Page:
3. Analyze the value. How much does the seller want? It may be that the seller would be satisfied with less than you thought, so you should always ask this. In our experience, though, the seller is factoring in a lifetime of work, sentimental value and other things that are of no value to you. Do not react to the price. Just ask more questions as they come up and say you will get back with them.
4. Structure the offer. Be as creative as possible in structuring an offer. The terms are in some ways as important as the price. A percentage of revenue may be a good approach, because the seller may have a high regard for his business, and you are protected if the revenue comes in lower than expected. You pay a commission to a travel agent - why not pay the seller?
When we purchased the local business, the terms were that we took over the financing of the vehicles, with an adjustment for market value at the end of the holding cycle, plus 10 percent of the revenue from the acquired locations for six months. The vehicles are probably an important issue to the seller, so try to come up with an approach that, while not harming your operation, gets the seller out of his vehicles cleanly.
5. Show respect. Above all, show the seller and his or her business respect for the lifetime of work he or she spent building it.
Obviously, mergers and acquisitions in the local and regional end of the car rental business will not keep Goldman Sachs in business, but it can be a great opportunity under the right circumstances.[PAGEBREAK]
Sidebar: The Acquisition Checklist
Price. What is the business worth to me? Everyone focuses on price and it is obviously important. But if the deal is right, price is just one part of it, and you can afford to pay a fair price. If the fit is wrong, you don't want the business, even if it's free.
The most common valuation method is a multiple of adjusted earnings - net earnings before taxes, but with all the items extracted that are not really part of the business. This includes owners' salaries greater than what you would pay an outside manager. It also includes family vehicles and other goodies that you draw from the business. A normal multiple would be three to five times, depending on the situation.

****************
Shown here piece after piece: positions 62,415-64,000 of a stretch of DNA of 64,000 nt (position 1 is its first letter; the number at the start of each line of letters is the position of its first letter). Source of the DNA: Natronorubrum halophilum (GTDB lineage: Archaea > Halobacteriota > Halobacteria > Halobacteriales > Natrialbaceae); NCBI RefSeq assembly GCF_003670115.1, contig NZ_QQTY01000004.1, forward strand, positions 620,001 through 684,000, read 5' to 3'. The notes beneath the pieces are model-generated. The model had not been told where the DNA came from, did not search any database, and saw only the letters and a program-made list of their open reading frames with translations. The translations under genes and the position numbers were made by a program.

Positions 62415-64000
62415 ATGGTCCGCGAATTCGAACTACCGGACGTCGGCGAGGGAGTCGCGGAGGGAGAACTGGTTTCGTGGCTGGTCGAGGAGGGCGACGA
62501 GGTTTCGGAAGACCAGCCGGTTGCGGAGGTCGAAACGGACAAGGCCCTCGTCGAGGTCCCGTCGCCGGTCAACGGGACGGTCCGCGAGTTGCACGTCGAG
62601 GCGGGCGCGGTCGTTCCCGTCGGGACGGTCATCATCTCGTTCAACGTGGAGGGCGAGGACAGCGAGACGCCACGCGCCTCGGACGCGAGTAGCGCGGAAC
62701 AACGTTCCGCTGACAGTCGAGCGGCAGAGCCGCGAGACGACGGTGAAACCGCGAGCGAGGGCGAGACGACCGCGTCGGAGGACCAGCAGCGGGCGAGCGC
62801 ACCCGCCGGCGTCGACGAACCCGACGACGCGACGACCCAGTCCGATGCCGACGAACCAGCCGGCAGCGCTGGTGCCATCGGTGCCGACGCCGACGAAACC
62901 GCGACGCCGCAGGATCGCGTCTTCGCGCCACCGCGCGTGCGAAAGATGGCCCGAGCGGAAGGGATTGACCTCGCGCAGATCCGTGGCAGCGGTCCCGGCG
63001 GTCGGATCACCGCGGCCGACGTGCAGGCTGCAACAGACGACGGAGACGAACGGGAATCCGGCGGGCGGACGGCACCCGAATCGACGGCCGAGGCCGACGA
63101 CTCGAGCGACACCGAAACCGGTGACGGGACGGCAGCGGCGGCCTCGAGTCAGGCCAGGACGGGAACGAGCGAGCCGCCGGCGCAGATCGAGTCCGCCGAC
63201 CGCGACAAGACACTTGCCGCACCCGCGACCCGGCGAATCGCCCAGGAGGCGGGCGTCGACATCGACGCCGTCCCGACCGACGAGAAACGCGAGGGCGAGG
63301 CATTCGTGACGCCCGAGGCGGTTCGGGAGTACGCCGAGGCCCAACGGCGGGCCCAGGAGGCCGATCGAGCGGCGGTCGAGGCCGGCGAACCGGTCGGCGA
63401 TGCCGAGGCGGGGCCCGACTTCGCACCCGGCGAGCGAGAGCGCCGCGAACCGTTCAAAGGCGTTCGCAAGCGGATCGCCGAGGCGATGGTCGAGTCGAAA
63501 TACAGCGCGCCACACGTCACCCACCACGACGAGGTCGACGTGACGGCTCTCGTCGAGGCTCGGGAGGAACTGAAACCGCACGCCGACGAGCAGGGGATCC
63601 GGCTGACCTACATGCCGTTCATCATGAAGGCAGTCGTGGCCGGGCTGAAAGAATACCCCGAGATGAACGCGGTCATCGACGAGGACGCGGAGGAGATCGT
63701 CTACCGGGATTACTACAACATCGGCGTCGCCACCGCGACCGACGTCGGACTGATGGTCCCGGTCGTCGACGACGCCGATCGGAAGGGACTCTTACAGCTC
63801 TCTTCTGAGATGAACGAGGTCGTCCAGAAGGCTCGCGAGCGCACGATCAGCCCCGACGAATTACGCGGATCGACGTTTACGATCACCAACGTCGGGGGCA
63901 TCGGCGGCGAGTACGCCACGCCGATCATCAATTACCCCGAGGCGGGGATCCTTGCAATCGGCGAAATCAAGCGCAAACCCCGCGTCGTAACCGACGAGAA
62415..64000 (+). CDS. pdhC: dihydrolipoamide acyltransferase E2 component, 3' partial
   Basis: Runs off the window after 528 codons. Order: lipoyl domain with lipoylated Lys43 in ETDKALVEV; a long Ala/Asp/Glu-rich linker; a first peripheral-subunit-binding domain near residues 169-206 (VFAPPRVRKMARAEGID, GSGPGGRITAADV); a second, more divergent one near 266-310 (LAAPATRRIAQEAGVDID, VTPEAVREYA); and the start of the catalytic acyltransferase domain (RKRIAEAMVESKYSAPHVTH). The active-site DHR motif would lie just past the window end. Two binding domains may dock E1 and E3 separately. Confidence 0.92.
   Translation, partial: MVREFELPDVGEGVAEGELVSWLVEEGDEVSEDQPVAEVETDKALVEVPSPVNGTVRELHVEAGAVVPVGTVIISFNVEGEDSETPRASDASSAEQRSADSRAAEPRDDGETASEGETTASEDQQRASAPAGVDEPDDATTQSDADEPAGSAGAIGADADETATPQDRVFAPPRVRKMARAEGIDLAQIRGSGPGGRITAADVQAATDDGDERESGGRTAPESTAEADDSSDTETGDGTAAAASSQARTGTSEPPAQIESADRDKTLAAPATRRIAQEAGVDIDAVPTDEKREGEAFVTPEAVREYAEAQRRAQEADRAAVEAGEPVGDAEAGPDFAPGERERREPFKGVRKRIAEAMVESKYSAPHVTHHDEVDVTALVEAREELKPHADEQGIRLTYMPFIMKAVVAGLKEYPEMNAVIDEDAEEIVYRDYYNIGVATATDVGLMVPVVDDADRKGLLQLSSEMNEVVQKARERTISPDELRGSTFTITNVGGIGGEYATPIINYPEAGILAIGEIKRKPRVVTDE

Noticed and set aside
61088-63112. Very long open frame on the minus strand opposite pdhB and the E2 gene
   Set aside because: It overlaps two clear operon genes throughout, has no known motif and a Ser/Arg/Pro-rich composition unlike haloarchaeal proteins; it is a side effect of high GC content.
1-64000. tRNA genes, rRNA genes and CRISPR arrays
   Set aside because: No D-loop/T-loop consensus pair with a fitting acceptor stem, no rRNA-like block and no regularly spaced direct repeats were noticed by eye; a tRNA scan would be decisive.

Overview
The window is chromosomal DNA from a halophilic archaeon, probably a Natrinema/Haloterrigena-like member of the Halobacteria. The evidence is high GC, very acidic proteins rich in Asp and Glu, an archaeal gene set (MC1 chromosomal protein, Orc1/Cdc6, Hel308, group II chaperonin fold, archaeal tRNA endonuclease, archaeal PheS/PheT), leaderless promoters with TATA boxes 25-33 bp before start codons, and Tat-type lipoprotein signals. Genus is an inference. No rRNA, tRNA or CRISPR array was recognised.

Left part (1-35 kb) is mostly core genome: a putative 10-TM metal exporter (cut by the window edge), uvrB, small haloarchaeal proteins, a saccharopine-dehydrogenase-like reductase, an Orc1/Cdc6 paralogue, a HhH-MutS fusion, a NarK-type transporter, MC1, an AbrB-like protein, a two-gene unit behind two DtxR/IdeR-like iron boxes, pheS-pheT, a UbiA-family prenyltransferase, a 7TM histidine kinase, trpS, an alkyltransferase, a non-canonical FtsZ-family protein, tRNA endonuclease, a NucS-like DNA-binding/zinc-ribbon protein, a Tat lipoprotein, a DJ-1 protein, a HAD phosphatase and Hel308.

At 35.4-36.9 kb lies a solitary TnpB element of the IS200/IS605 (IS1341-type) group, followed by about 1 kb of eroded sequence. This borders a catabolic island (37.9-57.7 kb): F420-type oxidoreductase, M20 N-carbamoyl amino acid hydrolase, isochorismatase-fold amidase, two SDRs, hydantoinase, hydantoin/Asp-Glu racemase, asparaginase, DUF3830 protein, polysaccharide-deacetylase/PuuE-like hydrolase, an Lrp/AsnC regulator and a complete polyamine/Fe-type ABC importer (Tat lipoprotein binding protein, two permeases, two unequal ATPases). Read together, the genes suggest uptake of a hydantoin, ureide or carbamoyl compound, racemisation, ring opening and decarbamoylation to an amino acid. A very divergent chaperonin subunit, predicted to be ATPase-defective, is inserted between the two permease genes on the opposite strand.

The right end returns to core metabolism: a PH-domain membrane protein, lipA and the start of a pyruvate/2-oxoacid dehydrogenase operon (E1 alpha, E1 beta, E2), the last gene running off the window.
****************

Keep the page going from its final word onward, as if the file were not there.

● Employees and Management. Is your management strong enough to oversee a larger number of employees? Are you capable of running a larger company? How does your company handle change? In our experience, this is where you can go wrong most easily. It will be more difficult than you think.
● Financing and Cash Flow. You will need more vehicles, of course, but you also should anticipate increased operating cash needs during the takeover period - they will probably be greater than you think.
● Accounting and Computers. This is critical. You need computers up and running in all offices the day you take over. Be sure your accounting system can begin billing new customers immediately.
● Personal. At this point in your life, are you looking for new challenges or are you satisfied with the status quo? This should be the last question you ask just before you make an offer, but it is perhaps first in importance. You will be leading your company into new territory and you need to be sure!
● The Transition. The best deal can be made much worse by poor planning and execution of the takeover. Who gets the revenue from cars on rent on the takeover date? Who is responsible for damage and third-party claims on vehicles on rent at takeover? What is the procedure for receivables during the transition? How will you handle the announcement to the employees, existing customers, vendors and the public? All these and many more questions should be addressed as part of the agreement, but some details will be missed. Trust and the ability to compromise will be necessary.[PAGEBREAK]
Sidebar: A History of Buying and Selling
Jim Tennant was the founder and partner of car rental businesses based in the San Francisco Bay Area from 1982 to 2001. During that time, his company completed the following sales and purchases:
● Bought a small, local downtown San Francisco franchise using a small down payment and a three-year note. Leased a few of the seller's vehicles for carrying costs until they were sold. The location (which later became a Payless franchise) had a very strong manager and the office paid for itself much faster than anticipated.
● Sold the Payless franchise and business to a sophisticated buyer with no car rental experience. The price was based on a multiple of adjusted earnings, plus two years paid consulting assistance. Gave buyer rights to Ford repurchase vehicles, plus leased buyer a small number of vehicles to help in transition. After takeover, spent considerable time with the seller, who is very successful today.
● At the same time as the Payless sale, purchased the money-losing but much larger Thrifty Car Rental franchise and business, with a down payment plus a five-year note.
● Purchased large local, multiple-location rental business. Very little overlap between new and existing business offices; closed only one office. Paid 10 percent of acquired offices' revenue for six months, plus took over vehicles that were not yet ready for sale. Ran into many unanticipated problems, in no small part due to broken promises from the telephone company, resulting in a delay in having all offices online.